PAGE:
On June 23, 2016, the British people chose to leave the European Union. On January 31, 2020, after three and a half years of extraordinary political turmoil, at times bordering on constitutional crisis, the UK finally left the EU. It is a story worth telling, and a new book, This Sovereign Isle, tells it well. Putting Britain’s relationship to continental Europe in long historical perspective, Robert Tombs, Emeritus Professor of French History at Cambridge (and a citizen of the French Republic by marriage), explains how the UK came to enter the European project, why the British people became disillusioned with that project, and how the choice to leave was almost thwarted. He also speculates about the historical significance of Brexit, which turns in part on the EU’s future.
Tombs is well-placed to write a history of Brexit. His new book is, as he says, something of an appendix to his The English and Their History, a masterful retelling of English, and thus in part British, history. It is also an offshoot of his post-referendum venture into politics, defending the rationality and legitimacy of the choice to leave the EU. In 2017, Tombs convened a small group of academics, founding the website Briefings for Brexit, which published a wide range of commentary in support of withdrawal. I was part of the group and Tombs published several of my articles on his website. We also corresponded in relation to relevant constitutional developments and his new book relies on my work once or twice.
In and Out of Europe
Before getting to Brexit, Tombs introduces a much wider historical perspective. The book’s first chapter, “Set in a Silver Sea,” is a marvellously written precis of the history of the British Isles in relation to continental Europe. He concludes that since the 1550s, the British have never “pursued or accepted a permanent organic Continental link,” with the Continent “widely considered a source of political difficulties, dangers and unwanted complications.” Relatedly, Britain has eschewed working with a hegemonic Continental power to dominate Europe and on the contrary, repeatedly mobilised global resources to resist such domination and to maintain a balance of power. In contrast to other European countries, including many with their own long imperial history, the British have formed and maintained close connections outside Europe. This is a point also nicely made by Vernon Bogdanor, in Britain and Europe in a Troubled World, stressing how much closer—socially and politically—the UK is to Australia, Canada, and New Zealand, for example, than to continental Europe.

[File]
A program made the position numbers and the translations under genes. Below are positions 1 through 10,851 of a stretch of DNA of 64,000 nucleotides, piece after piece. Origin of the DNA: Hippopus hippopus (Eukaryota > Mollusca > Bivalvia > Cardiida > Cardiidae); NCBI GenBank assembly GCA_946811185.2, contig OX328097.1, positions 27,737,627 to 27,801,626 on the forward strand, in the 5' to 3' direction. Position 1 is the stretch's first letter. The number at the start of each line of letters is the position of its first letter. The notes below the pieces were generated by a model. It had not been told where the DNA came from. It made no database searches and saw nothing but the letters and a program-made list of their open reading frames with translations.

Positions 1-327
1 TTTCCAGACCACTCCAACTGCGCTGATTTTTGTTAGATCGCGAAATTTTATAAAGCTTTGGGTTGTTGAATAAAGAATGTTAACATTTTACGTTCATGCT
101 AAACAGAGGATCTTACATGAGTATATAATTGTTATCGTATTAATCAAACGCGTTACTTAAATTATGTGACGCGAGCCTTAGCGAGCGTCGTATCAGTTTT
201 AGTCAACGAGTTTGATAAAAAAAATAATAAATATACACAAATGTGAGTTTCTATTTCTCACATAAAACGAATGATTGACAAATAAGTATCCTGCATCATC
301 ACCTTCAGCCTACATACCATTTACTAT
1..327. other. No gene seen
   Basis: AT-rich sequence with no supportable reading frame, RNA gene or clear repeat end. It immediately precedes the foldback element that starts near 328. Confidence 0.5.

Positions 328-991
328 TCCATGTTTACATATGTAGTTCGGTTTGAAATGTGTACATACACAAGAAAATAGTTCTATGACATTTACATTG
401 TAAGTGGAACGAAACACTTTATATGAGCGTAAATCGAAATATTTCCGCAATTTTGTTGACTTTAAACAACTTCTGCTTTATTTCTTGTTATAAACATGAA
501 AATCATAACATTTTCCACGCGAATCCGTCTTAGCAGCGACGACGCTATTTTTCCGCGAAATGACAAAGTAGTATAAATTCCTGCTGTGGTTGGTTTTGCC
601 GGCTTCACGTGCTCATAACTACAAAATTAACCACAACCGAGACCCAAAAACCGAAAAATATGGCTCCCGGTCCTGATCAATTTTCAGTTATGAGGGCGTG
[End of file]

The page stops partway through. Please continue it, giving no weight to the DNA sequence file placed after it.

In view of this long history, how is it that the UK came to embrace, even if only for a time, European integration? For many years after the Second World War, successive governments did steer clear, supporting intergovernmental cooperation but holding supranational institutions at bay. This was to change, Tombs argues, when Britain’s political classes panicked about the UK’s relative economic fortunes, fearing that unless the UK was to take up a leading role in the European Economic Community (EEC, as it then was) it would diminish as a first-rate political power. Joining the EEC was a miscalculation, Tombs argues, for it overstated the significance of different growth rates between developing post-war European economies and the more mature UK economy. It was also grounded in the post-imperial delusion that with the loss of empire the UK was in terminal decline, and that joining (and somehow leading) the EEC was the only way in which to restore relative power.
The third chapter, “Second Thoughts,” makes clear the mismatch between the reasons for the UK’s decision to enter the European project and the reality of membership, a mismatch that over time led to disillusionment and eventually the 2016 referendum. Joining the EEC was no guarantee of economic growth, as the 1970s made clear. While a large majority had voted in favour of remaining in the EEC in the 1975 referendum, membership was to prove controversial on both sides of the political divide, especially as European integration deepened. The 2004 entry of Eastern European states to the EU, as it had by then become, resulted in mass migration to the UK, with new European citizens exercising their treaty rights to free movement. EU membership was incompatible with national (democratic) control over who entered the country.
Much of the chapter, and indeed the book, attends to the significance of the adoption of the Euro currency. This was a momentous development, resulting in mass unemployment across Southern Europe and encouraging further migration to the UK, which had eschewed the Euro. The UK was thus detached from the EU’s two main projects, the Eurozone and the Schengen Area, within which passport and other types of border control had been abolished. Tombs ably traces the problems of the Eurozone, including the extent to which Germany has become an accidental hegemon, dominating the European project without taking responsibility for the good of all. He could have said more, I think, about the other great crisis of the European project, which is the refugee or migration crisis, especially on Europe’s southern borders. This crisis, arguably compounded by German unilateralism, was at fever pitch in the summer of 2015, resulting in the partial suspension of the Schengen Area, and imposing much further stress on European integration.